• 6 0z frozen  OJ concentrate ( thawed ) – half a can
  • 1 pkg  yellow cake mix
  • 1  C sour cream
  • 4  large eggs
  • 1/3  C  canola oil
  • 1 1/2  Tbsp  poppy seeds
  • 2  Tbsp  sugar
  • Zest of 1 orange

Preheat oven to 350; butter and flour a Bundt pan.

In a bowl  combine the above, mixing well between ingredients, then mixing at medium speed for 2 min. Pour into greased/floured Bundt pan. Bake 40-50 min. or until a cake tester comes out clean. Cool for 5 min. in pan, then finish on wire rack.

To serve, dust with powdered sugar, slice and serve!

It kind of tastes like orange ice cream. Sooo sweet, it will definitely satisfy your sweet tooth!

Enjoy, friends! xoxo

Insane Chocolate, Peanut Butter and Ganache Cake

The actual name of this cake is sour-cream chocolate cake with peanut-butter cream cheese frosting and chocolate peanut butter glaze. It is a cake so sinfully decadent that it would make Nigella Lawson’s head explode. To give the cake its “just desserts,” I enrolled it in a chocolate-cake challenge against my gourmet chef-friend Tonya.

I found the recipe on Smitten Kitchen a few years ago, and was encouraged when my friend Ellie made it and said it nearly killed a party she took it to. It took a bit of work, as most layer cakes are wont to do, but it’s worth it. Here’s why: three layers of dark and moist sour-cream chocolate cake covered in a cream-cheese and peanut butter frosting, then slathered with the most ridiculous amount of thick peanut butter chocolate ganache. I just drooled writing that.

The cake has an interesting addition of vinegar – I still haven’t figured out what that does, but I think I like it. All together, it tastes like a wonderful Reece’s candy – but way better. The ganache is like a truffle layer over the creamy frosting. As Tonya pointed out, the cake isn’t TOO chocolatey, so it doesn’t compete with the peanut butter frosting and ganache. Here’s the recipe, if you dare:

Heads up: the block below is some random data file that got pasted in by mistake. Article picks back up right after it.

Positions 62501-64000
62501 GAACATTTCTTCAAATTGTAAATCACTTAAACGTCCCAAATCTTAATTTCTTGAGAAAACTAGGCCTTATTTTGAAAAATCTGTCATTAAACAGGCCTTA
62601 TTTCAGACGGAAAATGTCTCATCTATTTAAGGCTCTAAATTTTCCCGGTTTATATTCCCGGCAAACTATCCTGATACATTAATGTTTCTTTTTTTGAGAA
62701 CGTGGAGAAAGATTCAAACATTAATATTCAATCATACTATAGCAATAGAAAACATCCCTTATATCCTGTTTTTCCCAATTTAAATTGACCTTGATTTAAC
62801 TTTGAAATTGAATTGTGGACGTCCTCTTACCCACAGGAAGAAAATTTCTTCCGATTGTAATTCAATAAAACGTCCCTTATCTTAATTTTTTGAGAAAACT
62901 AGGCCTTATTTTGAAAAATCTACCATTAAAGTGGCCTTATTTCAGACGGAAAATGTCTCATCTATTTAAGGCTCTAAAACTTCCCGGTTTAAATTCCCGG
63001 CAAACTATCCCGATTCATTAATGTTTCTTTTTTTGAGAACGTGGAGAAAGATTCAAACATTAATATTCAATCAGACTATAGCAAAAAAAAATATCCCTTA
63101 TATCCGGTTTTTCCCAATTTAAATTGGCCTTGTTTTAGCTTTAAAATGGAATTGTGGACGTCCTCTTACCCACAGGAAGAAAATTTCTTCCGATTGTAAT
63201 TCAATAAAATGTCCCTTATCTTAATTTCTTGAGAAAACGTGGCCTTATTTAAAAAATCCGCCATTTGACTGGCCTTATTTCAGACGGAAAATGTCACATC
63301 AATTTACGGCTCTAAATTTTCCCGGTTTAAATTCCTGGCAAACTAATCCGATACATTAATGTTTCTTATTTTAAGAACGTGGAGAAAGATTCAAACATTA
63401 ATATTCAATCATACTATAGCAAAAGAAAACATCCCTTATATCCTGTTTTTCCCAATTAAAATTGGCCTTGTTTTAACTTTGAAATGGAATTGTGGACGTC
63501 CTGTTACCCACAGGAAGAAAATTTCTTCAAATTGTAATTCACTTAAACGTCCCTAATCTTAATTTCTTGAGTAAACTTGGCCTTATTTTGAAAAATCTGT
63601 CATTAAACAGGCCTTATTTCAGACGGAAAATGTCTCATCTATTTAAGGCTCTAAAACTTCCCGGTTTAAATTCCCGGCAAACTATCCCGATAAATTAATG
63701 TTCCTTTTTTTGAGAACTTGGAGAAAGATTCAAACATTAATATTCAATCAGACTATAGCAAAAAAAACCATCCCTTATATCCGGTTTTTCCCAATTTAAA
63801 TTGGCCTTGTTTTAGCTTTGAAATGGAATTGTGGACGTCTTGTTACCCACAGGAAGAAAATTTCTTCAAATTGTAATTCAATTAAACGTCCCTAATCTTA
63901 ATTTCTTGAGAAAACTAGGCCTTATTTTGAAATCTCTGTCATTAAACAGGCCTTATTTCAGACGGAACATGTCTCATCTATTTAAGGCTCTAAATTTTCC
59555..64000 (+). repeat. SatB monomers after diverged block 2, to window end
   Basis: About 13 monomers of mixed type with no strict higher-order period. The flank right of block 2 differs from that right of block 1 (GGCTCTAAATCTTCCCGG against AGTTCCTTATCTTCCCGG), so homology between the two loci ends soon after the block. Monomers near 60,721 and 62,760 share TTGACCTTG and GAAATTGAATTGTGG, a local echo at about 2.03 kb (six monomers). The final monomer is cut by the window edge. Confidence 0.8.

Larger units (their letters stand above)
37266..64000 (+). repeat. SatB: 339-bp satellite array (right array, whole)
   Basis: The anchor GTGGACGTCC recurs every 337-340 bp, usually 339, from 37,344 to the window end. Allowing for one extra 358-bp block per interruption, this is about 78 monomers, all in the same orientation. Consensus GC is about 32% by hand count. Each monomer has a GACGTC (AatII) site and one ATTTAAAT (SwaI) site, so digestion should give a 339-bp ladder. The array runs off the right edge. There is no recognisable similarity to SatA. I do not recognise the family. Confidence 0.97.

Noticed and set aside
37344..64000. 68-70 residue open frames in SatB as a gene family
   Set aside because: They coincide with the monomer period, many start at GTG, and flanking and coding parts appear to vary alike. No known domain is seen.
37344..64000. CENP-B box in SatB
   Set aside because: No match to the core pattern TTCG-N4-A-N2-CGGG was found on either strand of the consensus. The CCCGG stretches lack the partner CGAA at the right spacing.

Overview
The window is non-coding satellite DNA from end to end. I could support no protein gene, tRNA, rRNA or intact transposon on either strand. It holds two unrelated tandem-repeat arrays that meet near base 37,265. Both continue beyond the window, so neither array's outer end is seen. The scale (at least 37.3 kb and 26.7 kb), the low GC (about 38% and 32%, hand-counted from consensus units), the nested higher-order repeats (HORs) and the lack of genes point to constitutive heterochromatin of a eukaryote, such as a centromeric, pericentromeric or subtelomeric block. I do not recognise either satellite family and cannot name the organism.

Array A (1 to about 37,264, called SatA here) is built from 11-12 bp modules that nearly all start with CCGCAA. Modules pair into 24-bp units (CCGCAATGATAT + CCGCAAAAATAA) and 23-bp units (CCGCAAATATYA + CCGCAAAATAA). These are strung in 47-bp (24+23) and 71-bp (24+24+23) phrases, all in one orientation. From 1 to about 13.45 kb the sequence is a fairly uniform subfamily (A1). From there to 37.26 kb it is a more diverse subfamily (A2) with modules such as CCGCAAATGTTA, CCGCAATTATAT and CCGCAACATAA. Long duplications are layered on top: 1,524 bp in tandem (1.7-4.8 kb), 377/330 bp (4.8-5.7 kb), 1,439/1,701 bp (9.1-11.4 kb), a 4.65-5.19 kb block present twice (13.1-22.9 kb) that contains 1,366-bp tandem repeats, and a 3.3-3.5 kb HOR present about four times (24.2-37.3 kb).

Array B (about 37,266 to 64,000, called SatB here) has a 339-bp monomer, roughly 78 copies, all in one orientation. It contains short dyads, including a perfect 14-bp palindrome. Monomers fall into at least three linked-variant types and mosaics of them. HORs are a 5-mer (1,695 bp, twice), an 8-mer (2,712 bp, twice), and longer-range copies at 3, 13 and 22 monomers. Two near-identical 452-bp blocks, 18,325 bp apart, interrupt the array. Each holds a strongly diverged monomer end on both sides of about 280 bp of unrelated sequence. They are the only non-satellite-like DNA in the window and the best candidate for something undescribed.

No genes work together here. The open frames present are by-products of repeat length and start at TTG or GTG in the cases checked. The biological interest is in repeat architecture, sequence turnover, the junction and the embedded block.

Insane Chocolate Peanut Butter Ganache Cake

Ingredients for cake:

  • 2 cups all-purpose flour
  • 2 1/2 cups sugar
  • 3/4 cup unsweetened cocoa powder, preferably Dutch process
  • 2 teaspoons baking soda
  • 1 teaspoon salt
  • 1 cup canola oil
  • 1 cup sour cream
  • 1 1/2 cups water
  • 2 tablespoons distilled white vinegar
  • 1 teaspoon vanilla extract
  • 2 eggs

1. Preheat the oven to 350 degrees. Butter the bottoms and sides of three 8-inch round cakepans (I used 9-inch and it was fine). Line the bottom of each pan with a round of parchment or waxed paper and butter the paper.

2. Sift the flour, sugar, cocoa powder and baking soda into a large bowl. Whisk in salt to combine. Add the oil and sour cream and whisk to blend. Gradually beat in the water. Blend in the vinegar and vanilla. Whisk in the eggs and beat until well blended. Scrape down the sides of the bowl and be sure the batter is well mixed. Divide among the 3 prepared cake pans. I did this all by hand, but feel free to use an electric mixer.

3. Bake for 30 min., or until a cake tester or wooden toothpick inserted in the center comes out almost clean. Let cool in the pans for about 20 minutes. Invert onto wire racks, carefully peel off the paper liners, and let cool completely. When cool, cover in plastic wrap and freeze for at least 30 min, which will make them much easier to frost. (Make the frosting recipe below while you wait)

4. To frost the cake, place one layer, flat side up, on a cake stand or large serving plate (I put squares of parchment paper under it, to keep my new cake plate clean – remove before serving). Spread 2/3 cup cup of the Peanut Butter Frosting evenly over the top. Repeat with the next layer. Place the last layer on top and frost the top and sides of the cake with the remaining frosting.

Once frosted, chill the cake for another 30 minutes, which will help the ganache drip all over it (and make the ganache recipe below while you wait!).

5. To decorate with the ganache, pour the glaze over the top of the cake, and using an offset spatula, spread it evenly over the top just to the edges so that it runs down the sides of the cake in long drips. Refrigerate, uncovered, for at least 30 minutes to allow the glaze and frosting to set completely. Remove about 1 hour before serving.

Ingredients for Frosting:

  • 10 ounces cream cheese, at room temperature
  • 1 stick (4 ounces) unsalted butter, at room temperature
  • 5 cups powdered sugar
  • 2/3 cup smooth peanut butter – I used Skippy’s